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Russell Freedman launches the collection with a ...
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Russell Freedman launches the collection with a fascinating account of the predictions of two nineteenth-century science-fiction writers, H. G. Wells and Jules Verne, of what was in store for the coming century. A survey of the ups and downs of American politics and presidencies, from Theodore Roosevelt through Bill Clinton, is provided by Milton Meltzer, and Albert Marrin complements this study with a discussion of the long-term effects of World War I on America.
In a compelling essay on the conservation movement, Laurence Pringle explores the change in attitudes toward the environment as Americans began to regard it as something to protect rather than exploit. On a slightly different note, Bruce Brooks considers the shifting emphasis in sports, from the "human"-scale amateur athlete to the "superhuman" professional.
Jim Murphy discusses the dramatic evolution in transportation that came with the development of the automobile and the airplane. Walter Dean Myers's overview of the civil rights struggle is intriguing fare, as are Penny Colman's observations of the progress American women have made on various fronts, from suffrage to education.
Three writers have chosen a more personal approach to their topics. Lois Lowry chronicles the ins and outs of fashion through six generations of women in her family. Eve Bunting reveals the immigration experience in the context of her own Irish-American family. And in comparing her beliefs to those of her conservative Christian father, Katherine Paterson comments on the changing status of religion in America.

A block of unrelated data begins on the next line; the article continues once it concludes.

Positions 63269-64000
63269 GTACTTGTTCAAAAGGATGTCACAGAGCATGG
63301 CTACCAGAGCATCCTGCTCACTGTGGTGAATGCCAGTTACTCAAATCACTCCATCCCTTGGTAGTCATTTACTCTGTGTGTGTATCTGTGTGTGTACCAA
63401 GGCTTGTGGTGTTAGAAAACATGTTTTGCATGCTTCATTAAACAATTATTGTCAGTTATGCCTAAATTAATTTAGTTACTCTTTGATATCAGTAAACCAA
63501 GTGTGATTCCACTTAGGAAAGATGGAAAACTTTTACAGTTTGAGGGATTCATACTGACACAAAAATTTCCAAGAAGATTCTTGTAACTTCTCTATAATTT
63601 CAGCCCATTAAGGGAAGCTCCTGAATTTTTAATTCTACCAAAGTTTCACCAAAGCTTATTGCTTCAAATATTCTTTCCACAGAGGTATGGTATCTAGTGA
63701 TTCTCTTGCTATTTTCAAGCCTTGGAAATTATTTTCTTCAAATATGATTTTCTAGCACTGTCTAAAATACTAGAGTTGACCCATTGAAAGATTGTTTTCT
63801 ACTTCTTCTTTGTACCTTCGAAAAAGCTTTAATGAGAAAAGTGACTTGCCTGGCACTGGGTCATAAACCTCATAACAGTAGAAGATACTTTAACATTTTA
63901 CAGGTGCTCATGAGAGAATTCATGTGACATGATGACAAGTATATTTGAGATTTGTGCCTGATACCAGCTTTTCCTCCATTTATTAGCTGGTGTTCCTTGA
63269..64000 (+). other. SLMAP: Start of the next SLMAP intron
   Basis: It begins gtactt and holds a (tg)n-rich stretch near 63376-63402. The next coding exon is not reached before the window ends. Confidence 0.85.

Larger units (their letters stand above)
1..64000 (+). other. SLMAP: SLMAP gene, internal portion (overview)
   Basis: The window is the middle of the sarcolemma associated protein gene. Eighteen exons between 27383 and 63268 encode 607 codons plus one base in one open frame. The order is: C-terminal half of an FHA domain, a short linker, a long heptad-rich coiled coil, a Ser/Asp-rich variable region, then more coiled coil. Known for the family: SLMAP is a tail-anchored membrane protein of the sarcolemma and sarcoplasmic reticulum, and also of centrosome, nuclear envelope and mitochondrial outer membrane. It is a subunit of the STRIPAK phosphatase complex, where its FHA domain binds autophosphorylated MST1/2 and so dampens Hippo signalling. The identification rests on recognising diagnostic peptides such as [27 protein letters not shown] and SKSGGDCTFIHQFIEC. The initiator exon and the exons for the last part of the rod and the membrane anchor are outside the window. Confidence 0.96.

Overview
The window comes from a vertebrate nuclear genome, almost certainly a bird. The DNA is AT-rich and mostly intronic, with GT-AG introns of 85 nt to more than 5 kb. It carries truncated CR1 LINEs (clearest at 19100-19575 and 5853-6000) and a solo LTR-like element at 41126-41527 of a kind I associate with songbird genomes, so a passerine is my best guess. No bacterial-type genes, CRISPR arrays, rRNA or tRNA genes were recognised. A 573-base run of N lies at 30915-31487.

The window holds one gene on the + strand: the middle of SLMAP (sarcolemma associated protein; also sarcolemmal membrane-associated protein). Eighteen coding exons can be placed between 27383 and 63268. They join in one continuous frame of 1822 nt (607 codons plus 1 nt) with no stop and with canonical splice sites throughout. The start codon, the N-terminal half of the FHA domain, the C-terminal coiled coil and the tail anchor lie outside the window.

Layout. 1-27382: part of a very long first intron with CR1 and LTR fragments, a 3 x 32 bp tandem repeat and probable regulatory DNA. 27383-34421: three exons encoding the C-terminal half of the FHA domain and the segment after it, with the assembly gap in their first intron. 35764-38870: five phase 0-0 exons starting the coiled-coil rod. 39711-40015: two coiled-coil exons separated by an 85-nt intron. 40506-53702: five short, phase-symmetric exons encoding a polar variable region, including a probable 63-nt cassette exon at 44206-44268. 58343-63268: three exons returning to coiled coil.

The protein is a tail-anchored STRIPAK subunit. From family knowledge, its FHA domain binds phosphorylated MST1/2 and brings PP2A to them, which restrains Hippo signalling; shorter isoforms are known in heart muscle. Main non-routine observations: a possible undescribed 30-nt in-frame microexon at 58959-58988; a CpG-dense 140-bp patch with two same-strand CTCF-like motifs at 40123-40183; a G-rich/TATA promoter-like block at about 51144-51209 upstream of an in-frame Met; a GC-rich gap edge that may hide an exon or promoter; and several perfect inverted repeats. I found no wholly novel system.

Illustrated with photographs and prints of the century's milestones, some from the authors' personal collections, this is an important retrospective on a century of great change and promise.
A collection of essays by well-known authors for young people, reflecting on various aspects of life in twentieth-century America, including politics, the environment, sports, fashion, and civil rights.
SOURCE: VOYA, October 2000 (Vol. 23, No. 4)
When the twentieth century began, the most popular magazine for young people was St. Nicholas. Its readership covered a broad age span, from boys and girls in elementary school to young adults of sixteen and seventeen. Its content ranged just as widely and included short stories, myths, legends, poems, and articles about everything from anteaters to the newfangled automobile.
Curious to see how St. Nicholas celebrated the start of the new century, I turned to the January 1900 issue — and discovered that I was a year early. Mary Mapes Dodge, the magazine's editor (or "conductor," as she preferred to call herself), explained why in a note to her readers. "Many regard 1900 as marking the first year of a new century, though this is not really the case," Mrs. Dodge wrote. "The first century began with the first year of the Christian era, A.D. 1. The first year of the twentieth century will begin with the year 1901."
Properly instructed by conductor Dodge, I jumped ahead a year to the issue for January 1901. There I found a lead article titled "The Dawn of the Twentieth Century" by a writer named Tudor Jenks. "Days, weeks, months, and years pass without especial wonder," Jenks wrote. "But the ending of a century comes but once to almost all of us, and history gives to each hundred years a character of its own."